ASLO Aquatic Sciences Meeting, San Juan, Puerto Rico, February 13-18, 2011
The distribution and trophic ecology of many deepwater fishes in the North Atlantic are well documented, particularly for commercially important species. However, few studies based on large-scale latitudinal and vertical gradients have been performed. In June 2004, the MAR-ECO (Census of Marine Life) research expedition aboard the R/V G.O. Sars sampled the deep-pelagic fauna over the northern Mid-Atlantic Ridge with the objective of quantitatively assessing the nekton associated with the ridge from Iceland to the Azores. Catch data revealed Bathylagus euryops to be the biomass dominant species and ranked 3rd in total abundance. Generally considered to be a relatively stable and homogenous environment, the deep sea contains a diversity of habitats that are often related to changes in topographic features and associated hydrography. In this paper, we explore the distribution of B. euryops as a function of depth, ridge section, and hydrographic region over a mid-ocean ridge system. Furthermore, trophic analyses revealed that gelatinous zooplankton represent a significant component of the diet of B. euryops, emphasizing that ecosystem processes of the northern MAR differ from ‘typical’ open ocean patterns.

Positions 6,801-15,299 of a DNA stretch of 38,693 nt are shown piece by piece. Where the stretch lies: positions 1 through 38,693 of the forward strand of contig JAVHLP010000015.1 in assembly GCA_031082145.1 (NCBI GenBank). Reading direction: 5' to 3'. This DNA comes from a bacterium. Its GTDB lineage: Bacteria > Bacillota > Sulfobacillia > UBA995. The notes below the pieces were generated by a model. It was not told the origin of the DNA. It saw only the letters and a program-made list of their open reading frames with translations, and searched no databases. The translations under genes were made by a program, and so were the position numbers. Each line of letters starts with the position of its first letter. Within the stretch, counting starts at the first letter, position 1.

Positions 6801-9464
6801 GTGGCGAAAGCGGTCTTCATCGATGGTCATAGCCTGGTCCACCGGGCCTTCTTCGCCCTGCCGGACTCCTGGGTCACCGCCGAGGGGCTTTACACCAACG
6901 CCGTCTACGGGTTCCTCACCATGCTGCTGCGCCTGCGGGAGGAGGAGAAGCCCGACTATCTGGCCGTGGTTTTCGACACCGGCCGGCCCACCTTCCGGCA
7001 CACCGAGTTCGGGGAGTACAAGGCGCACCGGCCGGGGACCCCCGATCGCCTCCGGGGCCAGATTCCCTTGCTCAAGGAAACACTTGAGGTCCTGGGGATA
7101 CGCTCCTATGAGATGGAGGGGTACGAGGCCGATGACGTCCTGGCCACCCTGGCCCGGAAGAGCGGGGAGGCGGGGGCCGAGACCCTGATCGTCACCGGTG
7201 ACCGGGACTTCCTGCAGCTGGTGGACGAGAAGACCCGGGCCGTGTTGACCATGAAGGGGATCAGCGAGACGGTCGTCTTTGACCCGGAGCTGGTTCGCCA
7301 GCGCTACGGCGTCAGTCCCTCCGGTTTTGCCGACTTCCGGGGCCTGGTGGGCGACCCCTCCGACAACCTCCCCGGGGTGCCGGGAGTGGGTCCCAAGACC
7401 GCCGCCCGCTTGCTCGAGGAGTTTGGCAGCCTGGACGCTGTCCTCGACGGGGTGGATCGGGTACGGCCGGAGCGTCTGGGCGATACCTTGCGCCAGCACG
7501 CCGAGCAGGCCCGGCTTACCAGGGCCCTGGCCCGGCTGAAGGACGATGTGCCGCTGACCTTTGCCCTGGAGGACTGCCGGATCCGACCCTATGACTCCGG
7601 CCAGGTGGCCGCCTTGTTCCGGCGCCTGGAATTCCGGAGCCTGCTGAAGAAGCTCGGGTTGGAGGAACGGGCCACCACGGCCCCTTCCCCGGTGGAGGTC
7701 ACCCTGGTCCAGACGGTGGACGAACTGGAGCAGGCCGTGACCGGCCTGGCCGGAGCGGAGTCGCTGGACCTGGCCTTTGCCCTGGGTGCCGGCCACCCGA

Sweetman, Christopher J. and Sutton, Tracey, "Distribution and Trophic Ecology of Bathylagus euryops (Teleostei: Microstomatidae) Along the Northern Mid-Atlantic Ridge" (2011). Oceanography Faculty Proceedings, Presentations, Speeches, Lectures. 261.